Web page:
Who Designs and Directs in LORT Theatres by Gender
The third phase of this study is almost identical to phase two. I continued to research the gender of designers, directors, and artistic directors at the League of Resident Theatre members. Collection and confirmation methods remained the same. For example, in cases where theatres run their seasons yearly, the 2013 season was combined with the 2012-13 season for statistical purposes, and so forth. I collected data and then sent what I found to the theatres themselves for confirmation. Only lead designers, no assistants or associates, were counted. In cases where multiple designers worked as co-designers, they each got partial credit. For example, Joe and Jane were the co-scenic designers of a production, so they each received 0.5 in the designer counting. Furthermore, correlation does not equal causation.
I would love the ability to examine many other areas of identity, such as sexual orientation and religion, but I still believe self-identification is the only way for that sort of data to have internal validity. In figuring out the gender identification, I have read production bios and used whatever personal pronoun I found. I still wish that this study didn’t support the stereotypical gender binary, and that there was a way for me to identify trans*/gender fluid/gender nonconforming/agender designers in another category, but unfortunately that was not possible at this time. If I had found a designer/director/artistic director using neutral personal pronouns, I would put them in a separate category. But I haven’t.
I analyzed yearly averages, now that there are four seasons to examine. I also dived further into director hiring by artistic directors to separate instances when an artistic director is the director of a production.
Over the course of this study, I’ve received several asks to expand the study to include more theatres, specializations, training programs, etc. Though I appreciate the interest in my study and the conversations its conjuring, doing additional research is unrealistic for me because of monetary constraints. I believe there is a misconception that I am getting paid to do this study, which is not the case. In fact, I’m losing money by conducting this study. There is a lot of labor, hope for the future, and love that I put into this study, and I’m happy to share my methodology to interested parties.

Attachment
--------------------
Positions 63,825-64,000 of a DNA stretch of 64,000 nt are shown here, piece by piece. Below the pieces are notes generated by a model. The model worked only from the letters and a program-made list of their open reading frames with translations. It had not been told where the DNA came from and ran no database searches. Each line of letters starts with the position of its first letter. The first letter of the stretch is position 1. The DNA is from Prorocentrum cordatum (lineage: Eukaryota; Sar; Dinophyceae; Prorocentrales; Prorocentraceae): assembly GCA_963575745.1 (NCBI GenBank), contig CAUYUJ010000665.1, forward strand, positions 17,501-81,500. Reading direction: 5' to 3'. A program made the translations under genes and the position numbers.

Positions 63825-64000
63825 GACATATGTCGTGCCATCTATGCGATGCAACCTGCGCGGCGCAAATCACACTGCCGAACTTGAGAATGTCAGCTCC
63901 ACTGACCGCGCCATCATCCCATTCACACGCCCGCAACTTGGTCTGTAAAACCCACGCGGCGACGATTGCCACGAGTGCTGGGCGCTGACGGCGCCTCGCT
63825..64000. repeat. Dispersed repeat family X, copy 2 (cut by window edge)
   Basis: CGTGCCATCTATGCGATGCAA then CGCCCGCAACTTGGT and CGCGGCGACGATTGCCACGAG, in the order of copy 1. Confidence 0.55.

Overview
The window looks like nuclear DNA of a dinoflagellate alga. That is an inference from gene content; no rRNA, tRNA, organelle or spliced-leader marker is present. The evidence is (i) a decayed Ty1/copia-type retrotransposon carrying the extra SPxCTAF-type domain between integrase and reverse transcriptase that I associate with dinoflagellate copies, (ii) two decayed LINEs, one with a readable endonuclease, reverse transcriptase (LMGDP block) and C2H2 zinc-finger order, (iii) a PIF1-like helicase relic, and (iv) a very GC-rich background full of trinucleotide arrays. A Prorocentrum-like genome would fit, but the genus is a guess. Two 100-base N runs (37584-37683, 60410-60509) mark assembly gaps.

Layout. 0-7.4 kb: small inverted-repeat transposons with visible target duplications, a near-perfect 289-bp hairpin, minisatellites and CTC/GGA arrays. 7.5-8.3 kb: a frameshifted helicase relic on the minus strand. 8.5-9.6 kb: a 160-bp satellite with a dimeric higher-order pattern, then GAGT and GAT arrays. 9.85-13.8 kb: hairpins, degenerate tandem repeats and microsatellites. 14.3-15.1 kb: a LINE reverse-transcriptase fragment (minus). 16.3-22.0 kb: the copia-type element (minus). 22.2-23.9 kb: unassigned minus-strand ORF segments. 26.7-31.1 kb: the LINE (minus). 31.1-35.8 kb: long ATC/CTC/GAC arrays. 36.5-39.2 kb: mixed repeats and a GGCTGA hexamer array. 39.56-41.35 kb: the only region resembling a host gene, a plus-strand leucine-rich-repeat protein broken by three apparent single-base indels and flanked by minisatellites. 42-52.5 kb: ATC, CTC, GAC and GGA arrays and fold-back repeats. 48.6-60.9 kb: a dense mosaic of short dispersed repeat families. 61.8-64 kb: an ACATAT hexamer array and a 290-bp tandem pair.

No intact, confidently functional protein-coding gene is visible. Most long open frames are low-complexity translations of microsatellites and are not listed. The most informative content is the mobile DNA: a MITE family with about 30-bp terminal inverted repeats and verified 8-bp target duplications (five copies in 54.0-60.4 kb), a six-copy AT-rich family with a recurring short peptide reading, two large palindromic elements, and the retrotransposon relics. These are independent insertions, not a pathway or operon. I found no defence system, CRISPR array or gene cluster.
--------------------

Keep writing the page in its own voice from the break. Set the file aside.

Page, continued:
Phase Three is different in a few ways. For starters, I added the 2015-16 production season to the overall data. I analyzed yearly averages, now that there are four seasons to examine. I also dived further into director hiring by artistic directors to separate instances when an artistic director is the director of a production.
Of the then seventy-two theatres, sixty-three responded this year with confirmation of 88.0% of the 2,096 productions. All the graphs are based on both confirmed and unconfirmed information. In the case of one theatre, the “head” of the theatre is an executive director rather than an artistic director, so that’s the information I used for the statistics.
If you work at one of these theatres and would like your specific raw data, or would like to confirm information for future phases of this study, please write me at firstname.lastname@example.org from your institutional email, and I’ll happily send them to you. Please allow seventy-two hours for a response.
Thank you to all who confirmed data for this study over the years. It had been my pleasure and I wish you all happy seasons. And thank you to all the supporters of the study.
Graphic design by Edward LaBarbera.